As an example we looked at one player who would have entailed us spending a significant amount of the Shelvey fee proceeds, a fee that the club was prepared to meet together with the relative wage demands. A relegation clause was requested by the player, the relegation clause being a free transfer. This is a gamble that we cannot afford to take. We would hope that the signing would ensure Premier League survival, however if it does not then we have to be protected by the right clauses, which would mean a fee coming back into the club on departure, we simply cannot afford to give away multi million pound assets for nothing.
The Supporters Trust board recently met with Huw Jenkins to discuss the current situation, raise many of our concerns and those raised by our members, and hear the plans to ensure we have the best management structure and squad of players in place to meet the challenges of the coming months and beyond. Huw was very candid in his views on where problems have arisen and the challenges the club currently faces in terms of bringing new people in and, while much of what was said has to remain confidential, it was good to hear first-hand that the club are working as hard as possible to address these issues and give us the best chance of Premier League survival whilst still working to the same ideals that have served us so well over the last decade.
It has long been accepted that relegation will mean that some players need to leave to further their careers, however we have to try to ensure that such departures are on terms that contribute to securing our future.
Over the past three and a half years the club have a net deficit on transfers of in excess of £40m when you factor in signing on fees and agent fees, and in the last 18 months alone (highlighting just how much we backed Garry Monk) we have spent in excess of £50m on these deals. Frightening amounts of money and we know we have not had the value for money from them that we would have expected.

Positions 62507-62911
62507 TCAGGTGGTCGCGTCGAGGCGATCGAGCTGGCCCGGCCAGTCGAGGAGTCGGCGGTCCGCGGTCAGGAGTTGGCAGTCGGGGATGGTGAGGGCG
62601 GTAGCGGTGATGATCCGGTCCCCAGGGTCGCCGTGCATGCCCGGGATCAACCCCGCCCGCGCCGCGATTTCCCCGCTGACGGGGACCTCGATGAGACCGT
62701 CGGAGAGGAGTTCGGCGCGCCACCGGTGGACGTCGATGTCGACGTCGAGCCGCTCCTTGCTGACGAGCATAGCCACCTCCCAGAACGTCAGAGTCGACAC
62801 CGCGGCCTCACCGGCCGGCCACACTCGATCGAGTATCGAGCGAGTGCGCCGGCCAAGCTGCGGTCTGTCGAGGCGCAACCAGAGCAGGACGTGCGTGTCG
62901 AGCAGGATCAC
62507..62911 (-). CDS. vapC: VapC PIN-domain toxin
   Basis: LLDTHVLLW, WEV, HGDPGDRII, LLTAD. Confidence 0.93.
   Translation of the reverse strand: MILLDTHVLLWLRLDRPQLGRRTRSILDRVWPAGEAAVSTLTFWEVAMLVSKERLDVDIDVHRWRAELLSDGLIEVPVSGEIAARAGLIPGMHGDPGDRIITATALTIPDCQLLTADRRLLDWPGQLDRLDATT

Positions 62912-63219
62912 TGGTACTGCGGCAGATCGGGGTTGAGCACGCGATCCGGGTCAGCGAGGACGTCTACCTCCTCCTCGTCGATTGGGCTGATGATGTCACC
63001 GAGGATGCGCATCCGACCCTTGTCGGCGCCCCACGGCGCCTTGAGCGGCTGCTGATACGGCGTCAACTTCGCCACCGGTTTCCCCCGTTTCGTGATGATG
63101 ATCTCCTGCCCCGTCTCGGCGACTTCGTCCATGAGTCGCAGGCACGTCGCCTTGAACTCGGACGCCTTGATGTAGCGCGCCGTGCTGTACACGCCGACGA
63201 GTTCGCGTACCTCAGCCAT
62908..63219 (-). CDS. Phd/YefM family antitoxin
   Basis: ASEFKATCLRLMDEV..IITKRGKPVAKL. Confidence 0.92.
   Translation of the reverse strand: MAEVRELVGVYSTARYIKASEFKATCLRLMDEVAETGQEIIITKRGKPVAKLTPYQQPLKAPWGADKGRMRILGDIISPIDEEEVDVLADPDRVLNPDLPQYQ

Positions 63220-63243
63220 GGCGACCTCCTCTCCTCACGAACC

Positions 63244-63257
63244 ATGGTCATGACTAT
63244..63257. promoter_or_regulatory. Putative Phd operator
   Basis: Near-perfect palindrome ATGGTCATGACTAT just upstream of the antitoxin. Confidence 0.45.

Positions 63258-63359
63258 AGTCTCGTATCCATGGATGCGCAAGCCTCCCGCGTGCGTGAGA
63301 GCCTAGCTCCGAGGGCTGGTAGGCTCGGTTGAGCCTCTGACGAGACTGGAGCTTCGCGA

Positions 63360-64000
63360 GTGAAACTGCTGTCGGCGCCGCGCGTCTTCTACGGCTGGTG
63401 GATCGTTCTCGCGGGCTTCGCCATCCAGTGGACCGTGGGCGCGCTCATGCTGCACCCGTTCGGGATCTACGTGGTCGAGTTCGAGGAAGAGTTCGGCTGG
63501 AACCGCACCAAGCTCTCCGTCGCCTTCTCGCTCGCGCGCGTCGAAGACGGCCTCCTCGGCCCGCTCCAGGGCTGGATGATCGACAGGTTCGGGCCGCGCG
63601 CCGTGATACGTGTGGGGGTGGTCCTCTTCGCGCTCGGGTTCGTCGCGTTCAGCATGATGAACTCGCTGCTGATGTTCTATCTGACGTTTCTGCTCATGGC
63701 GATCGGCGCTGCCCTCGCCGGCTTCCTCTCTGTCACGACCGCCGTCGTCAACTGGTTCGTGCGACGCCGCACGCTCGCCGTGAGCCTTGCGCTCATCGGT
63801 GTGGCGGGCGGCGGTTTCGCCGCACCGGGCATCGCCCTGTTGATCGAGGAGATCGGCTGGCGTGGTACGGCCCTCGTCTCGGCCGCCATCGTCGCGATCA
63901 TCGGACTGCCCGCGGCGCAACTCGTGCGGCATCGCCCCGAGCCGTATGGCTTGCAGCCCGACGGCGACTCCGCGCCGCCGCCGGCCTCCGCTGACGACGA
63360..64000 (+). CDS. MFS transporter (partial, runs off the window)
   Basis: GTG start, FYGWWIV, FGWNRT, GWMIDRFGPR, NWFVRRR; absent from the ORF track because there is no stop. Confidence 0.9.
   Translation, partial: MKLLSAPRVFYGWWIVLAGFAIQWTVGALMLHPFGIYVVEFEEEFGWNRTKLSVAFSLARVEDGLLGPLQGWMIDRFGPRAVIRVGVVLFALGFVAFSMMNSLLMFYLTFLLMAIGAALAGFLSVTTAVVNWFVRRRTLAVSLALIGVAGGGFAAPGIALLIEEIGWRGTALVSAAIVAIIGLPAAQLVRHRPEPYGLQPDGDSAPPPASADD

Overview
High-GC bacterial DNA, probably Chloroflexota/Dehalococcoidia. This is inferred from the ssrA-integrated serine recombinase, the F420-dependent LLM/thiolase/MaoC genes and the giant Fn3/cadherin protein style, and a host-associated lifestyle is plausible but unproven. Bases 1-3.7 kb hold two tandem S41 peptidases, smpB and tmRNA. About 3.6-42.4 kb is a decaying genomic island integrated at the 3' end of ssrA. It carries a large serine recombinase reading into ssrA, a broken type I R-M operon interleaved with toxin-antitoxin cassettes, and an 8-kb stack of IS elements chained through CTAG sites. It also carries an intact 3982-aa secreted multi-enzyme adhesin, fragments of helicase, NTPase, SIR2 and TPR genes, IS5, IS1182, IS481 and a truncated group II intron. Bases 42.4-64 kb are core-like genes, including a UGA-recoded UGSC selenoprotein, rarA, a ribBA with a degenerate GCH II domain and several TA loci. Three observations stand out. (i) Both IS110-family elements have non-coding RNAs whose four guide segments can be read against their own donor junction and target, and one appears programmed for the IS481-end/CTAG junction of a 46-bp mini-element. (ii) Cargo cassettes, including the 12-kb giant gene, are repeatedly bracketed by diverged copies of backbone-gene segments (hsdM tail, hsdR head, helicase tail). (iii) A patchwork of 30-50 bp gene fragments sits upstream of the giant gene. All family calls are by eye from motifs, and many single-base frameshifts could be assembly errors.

It is doubly frustrating when we watch our rivals making signings, but we know that the terms of some of them are along the lines we mention above, and whilst that is their call to do so, they could be decisions that come back to financially haunt them in the future. As we have seen, transfers do not guarantee success, so we have to remain prudent in what we do.
The other challenge at the moment remains that should we make signings now and it does work and we retain our PL status, then we are effectively spending next year’s budget. In much the same way as individuals that live off credit cards are living off money they have not yet earned, this is the same for the Football Club and against all that we have fought for over the past 14 years.
I am sure many of us remember the financial mismanagement of previous regimes entrusted with our football club. You can go back to our previous time at the highest level when gambling on staying in the top flight and stadium expansion without balancing the books almost resulted in the extinction of our club a few years later. Even more recently we saw similar mismanagement by Silver Shield and then Mike Lewis, which ultimately led to the club being placed in administration in order to secure the club’s future when the current owners came into power. As custodians of this club for future generations, we must not allow either situation to arise again.
Success this season (staying up) will not mean we have won, it will mean that the battle continues next season and will continue ongoing as it does with most sides at this level with a few exceptions. What it highlights is that we have very little scope for making purchases that do not work and that is where we have not got things right over the last 18 months, but as the figures above show it is not for the want of trying.
All we can do at the moment is continue to look under every stone to see if we can find what we need on terms that are right for the football club. On top of that, as fans, we need to remain united behind the team and work together to get the points needed to ensure we dine at the top table next season.
And if that does not work, then we have to look back and know that we did everything right, including being together.